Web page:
tion to meet efficiency and emissions

made the surprising discovery that only

gruelling conditions is crucial for im-

targets and increase the driving range

the first three out of eight discs were

proving energy efficiency and guaran-

of their machines. The oil pump is one

being coated with oil. This did not

teeing long-term reliability.

of the biggest consumers of power from

change with engine running speed or

the engine. One of its main tasks is to

how fast oil was pumped in.

Conditions inside gas turbines are ex-

lubricate and cool the bike’s clutch.

Equipped with such precise informa-

treme. Turbine blades can be rotating at

The clutch transfers power and motion

tion, the internal design of oil flow

3600 revolutions per minute, with hot

from the engine to the wheels. The

channels in the clutch can be adapted

gases at 1400°C flowing through and

most common design uses a row of

to achieve good lubrication and cooling

raising blade temperatures to 1000°C.

plates and friction discs that are nor-

using reduced oil flows.

Engineers must have confidence that

mally clamped together, but can be pulled apart to change gear.

the blades can withstand the extreme

conditions found inside the turbines.

Neutron imaging can be used to see

Blade materials are only chosen after

right through the metal casing and map

comprehensive testing of their behav-

out where oil is flowing inside the

iour to determine how they will per-

clutch while it is running at speeds up

form. Ongoing improvements to turbine

to 8000 revolutions per minute.

Stress-testing turbine blades

blade materials and design continue to push up efficiency in fuel use and

In one new clutch design, the aim was to reduce oil flow through the clutch to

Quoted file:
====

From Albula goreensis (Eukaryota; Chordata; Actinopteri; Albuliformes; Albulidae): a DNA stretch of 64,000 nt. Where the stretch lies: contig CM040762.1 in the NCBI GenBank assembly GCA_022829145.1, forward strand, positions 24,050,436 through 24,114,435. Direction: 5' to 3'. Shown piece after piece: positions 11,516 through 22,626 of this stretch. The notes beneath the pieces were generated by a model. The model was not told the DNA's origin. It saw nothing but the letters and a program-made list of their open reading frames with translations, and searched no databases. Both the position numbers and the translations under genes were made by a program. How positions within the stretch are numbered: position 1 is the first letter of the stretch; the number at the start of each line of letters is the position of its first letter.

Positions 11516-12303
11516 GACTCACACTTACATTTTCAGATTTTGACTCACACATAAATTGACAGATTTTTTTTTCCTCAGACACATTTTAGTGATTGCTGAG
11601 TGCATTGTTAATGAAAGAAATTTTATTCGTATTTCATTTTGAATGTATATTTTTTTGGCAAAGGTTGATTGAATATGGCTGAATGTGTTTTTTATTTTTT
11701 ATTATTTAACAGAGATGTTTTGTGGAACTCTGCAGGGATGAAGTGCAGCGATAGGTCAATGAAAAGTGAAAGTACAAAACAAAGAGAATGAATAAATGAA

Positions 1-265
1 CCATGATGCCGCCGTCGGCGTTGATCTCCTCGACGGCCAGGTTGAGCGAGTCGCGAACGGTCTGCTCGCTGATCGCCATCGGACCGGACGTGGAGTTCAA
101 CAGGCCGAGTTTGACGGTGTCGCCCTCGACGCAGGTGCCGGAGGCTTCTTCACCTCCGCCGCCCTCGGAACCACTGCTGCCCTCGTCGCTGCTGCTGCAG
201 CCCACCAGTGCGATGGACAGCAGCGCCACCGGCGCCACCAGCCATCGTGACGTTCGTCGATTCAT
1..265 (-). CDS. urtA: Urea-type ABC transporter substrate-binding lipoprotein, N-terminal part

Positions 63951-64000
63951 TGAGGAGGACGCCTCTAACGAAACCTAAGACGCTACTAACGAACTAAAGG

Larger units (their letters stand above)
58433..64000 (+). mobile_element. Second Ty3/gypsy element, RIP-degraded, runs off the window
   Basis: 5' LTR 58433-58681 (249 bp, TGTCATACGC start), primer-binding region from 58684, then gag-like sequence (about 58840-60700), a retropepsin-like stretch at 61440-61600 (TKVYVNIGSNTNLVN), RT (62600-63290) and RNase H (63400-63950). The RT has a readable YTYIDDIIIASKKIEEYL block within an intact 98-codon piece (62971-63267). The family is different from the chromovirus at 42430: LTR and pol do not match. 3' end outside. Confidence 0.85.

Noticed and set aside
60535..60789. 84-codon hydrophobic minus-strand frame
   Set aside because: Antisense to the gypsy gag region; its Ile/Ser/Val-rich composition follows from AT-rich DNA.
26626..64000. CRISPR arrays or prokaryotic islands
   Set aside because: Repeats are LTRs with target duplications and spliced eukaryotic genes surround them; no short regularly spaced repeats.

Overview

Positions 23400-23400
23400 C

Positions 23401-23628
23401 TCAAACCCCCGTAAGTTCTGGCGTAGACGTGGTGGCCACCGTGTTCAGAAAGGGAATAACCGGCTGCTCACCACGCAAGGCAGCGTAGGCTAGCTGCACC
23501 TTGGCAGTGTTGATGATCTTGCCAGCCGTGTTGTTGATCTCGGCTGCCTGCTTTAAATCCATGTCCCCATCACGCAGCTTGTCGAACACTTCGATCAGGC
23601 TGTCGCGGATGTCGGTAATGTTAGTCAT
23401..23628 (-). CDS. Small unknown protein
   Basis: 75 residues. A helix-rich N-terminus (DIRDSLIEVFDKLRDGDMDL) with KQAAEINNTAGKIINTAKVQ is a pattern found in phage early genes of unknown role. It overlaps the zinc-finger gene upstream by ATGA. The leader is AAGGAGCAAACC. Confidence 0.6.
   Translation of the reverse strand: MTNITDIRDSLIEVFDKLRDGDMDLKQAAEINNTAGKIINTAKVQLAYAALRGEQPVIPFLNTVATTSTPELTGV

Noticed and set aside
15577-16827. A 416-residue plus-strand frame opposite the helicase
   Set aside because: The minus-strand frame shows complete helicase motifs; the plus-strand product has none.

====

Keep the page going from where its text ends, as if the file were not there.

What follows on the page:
Turbines in power stations around the

energy conversion.

reduce the power consumed by the oil

world convert the energy of fast-flow-

By placing turbine blades and other

pump. Oil is supplied through a hole in

ing hot gases into mechanical motion

parts in a beam of neutrons, engineers

the drive shaft that then runs through

to generate electricity. With tempera-

can perform in-situ measurements con-

the clutch and spreads out onto the

tures reaching up to 90% of the melt-

necting material behaviour under ap-

eight spinning discs of the clutch.

ing point of the turbine blades, ongo-

plied loads to the microscopic fine

Taking neutron snapshots lasting just

ing research and development into the

structure of the component. In-built

50 millionths of a second, engineers

performance of materials under such

residual stresses coming from the manufacturing process can also be measured. Residual stresses are a significant problem in a component since they can lead to cracks and unpredictable changes in material properties. PSI is a world leader in in-situ engineering stress measurements using neutron beams, attracting visitors from international engineering companies on a regular basis. In one recent project studying turbine blades, changes in the microstructure of a new design of turbine blade were traced to the casting process used to make the blade. Information from the experiments can be used to optimise the manufacturing procedure and modify the aerofoil design to deliver the best performance and longest operating lifetime.